Borges would approve. Stack upon stack of used books. A labyrinth tucked inside an alley. You enter and see a Tiffany lamp cast shadows on the dark wooden stacks. An older gentleman peers over his book. Ancient maps, esoteric histories, musty Persian rugs and philosophical tracts. A vintage chair invites you to sit.
Those are the fragments of my recollection of Bookman’s Alley bookstore in Evanston, Illinois.
During my Northwestern days, I would occasionally stroll into to that singular bookstore. One day, I walked in and picked up a copy of “History of the Yale Law School: The Tercentenary Lectures“ Little did I know that this obscure book (as randomly obtained as can be obtained by any stochastic process) would re-shape my entire outlook on the law as a subject rich in realism and experience.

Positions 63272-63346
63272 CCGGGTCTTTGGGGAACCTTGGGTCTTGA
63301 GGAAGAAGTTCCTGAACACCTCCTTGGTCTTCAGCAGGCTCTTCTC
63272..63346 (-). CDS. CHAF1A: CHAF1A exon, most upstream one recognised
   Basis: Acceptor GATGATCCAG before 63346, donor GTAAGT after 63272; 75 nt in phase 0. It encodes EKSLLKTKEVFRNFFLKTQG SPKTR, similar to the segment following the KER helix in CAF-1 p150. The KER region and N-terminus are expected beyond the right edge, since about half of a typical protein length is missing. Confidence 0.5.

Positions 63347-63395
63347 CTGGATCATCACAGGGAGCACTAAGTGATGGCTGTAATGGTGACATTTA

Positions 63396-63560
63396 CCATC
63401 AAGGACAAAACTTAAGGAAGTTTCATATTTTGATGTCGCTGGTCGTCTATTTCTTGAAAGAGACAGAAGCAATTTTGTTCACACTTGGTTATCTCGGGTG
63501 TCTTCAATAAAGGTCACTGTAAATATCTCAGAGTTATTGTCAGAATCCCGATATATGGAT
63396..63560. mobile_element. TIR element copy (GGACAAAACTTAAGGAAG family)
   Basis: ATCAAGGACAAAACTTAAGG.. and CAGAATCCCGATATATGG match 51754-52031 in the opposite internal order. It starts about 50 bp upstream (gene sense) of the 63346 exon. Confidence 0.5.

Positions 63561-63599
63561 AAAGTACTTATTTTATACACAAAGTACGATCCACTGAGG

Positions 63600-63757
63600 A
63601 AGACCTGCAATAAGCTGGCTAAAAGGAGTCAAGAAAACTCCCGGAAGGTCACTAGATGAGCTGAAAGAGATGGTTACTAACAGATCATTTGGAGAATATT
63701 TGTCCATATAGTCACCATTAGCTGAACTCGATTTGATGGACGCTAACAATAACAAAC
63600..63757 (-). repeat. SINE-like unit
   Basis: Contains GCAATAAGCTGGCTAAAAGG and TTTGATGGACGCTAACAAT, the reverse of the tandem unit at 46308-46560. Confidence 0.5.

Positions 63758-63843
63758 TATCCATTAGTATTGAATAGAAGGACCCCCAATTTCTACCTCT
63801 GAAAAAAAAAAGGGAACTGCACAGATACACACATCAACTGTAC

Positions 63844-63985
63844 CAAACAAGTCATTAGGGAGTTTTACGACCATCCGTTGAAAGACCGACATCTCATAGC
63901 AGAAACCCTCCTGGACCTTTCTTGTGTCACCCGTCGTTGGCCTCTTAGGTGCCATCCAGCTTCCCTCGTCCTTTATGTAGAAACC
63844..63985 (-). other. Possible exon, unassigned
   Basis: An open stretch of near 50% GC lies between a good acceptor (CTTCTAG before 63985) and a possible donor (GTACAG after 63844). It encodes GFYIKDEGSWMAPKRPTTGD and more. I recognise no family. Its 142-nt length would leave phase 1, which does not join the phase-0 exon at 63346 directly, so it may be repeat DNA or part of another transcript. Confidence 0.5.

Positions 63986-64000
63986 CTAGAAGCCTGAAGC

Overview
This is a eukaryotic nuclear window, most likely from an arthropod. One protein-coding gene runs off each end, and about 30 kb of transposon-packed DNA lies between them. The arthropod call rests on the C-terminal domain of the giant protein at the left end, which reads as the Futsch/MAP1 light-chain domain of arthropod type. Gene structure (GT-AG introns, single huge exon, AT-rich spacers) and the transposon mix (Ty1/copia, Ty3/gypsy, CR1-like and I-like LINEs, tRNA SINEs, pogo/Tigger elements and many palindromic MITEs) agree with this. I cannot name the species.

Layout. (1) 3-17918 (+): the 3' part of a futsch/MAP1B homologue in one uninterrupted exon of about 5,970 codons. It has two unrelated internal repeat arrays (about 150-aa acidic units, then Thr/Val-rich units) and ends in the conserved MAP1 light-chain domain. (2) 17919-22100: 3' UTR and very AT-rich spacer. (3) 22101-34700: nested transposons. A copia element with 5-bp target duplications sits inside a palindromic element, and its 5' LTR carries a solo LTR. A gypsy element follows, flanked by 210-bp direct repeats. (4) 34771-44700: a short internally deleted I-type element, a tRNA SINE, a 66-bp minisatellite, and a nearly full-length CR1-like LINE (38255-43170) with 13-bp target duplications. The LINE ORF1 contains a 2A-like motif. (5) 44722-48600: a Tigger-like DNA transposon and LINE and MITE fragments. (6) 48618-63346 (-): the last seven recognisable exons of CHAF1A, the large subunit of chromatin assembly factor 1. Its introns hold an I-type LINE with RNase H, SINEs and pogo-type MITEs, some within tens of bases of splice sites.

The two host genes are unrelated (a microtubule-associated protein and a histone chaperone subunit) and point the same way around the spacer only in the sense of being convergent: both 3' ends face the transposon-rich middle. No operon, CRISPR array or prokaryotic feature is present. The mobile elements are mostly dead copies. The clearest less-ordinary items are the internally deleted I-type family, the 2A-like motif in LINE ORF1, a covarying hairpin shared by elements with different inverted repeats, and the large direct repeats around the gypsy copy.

I was sad to learn that Bookman’s Alley, as reported by Chicago Today, is scheduled to close in July.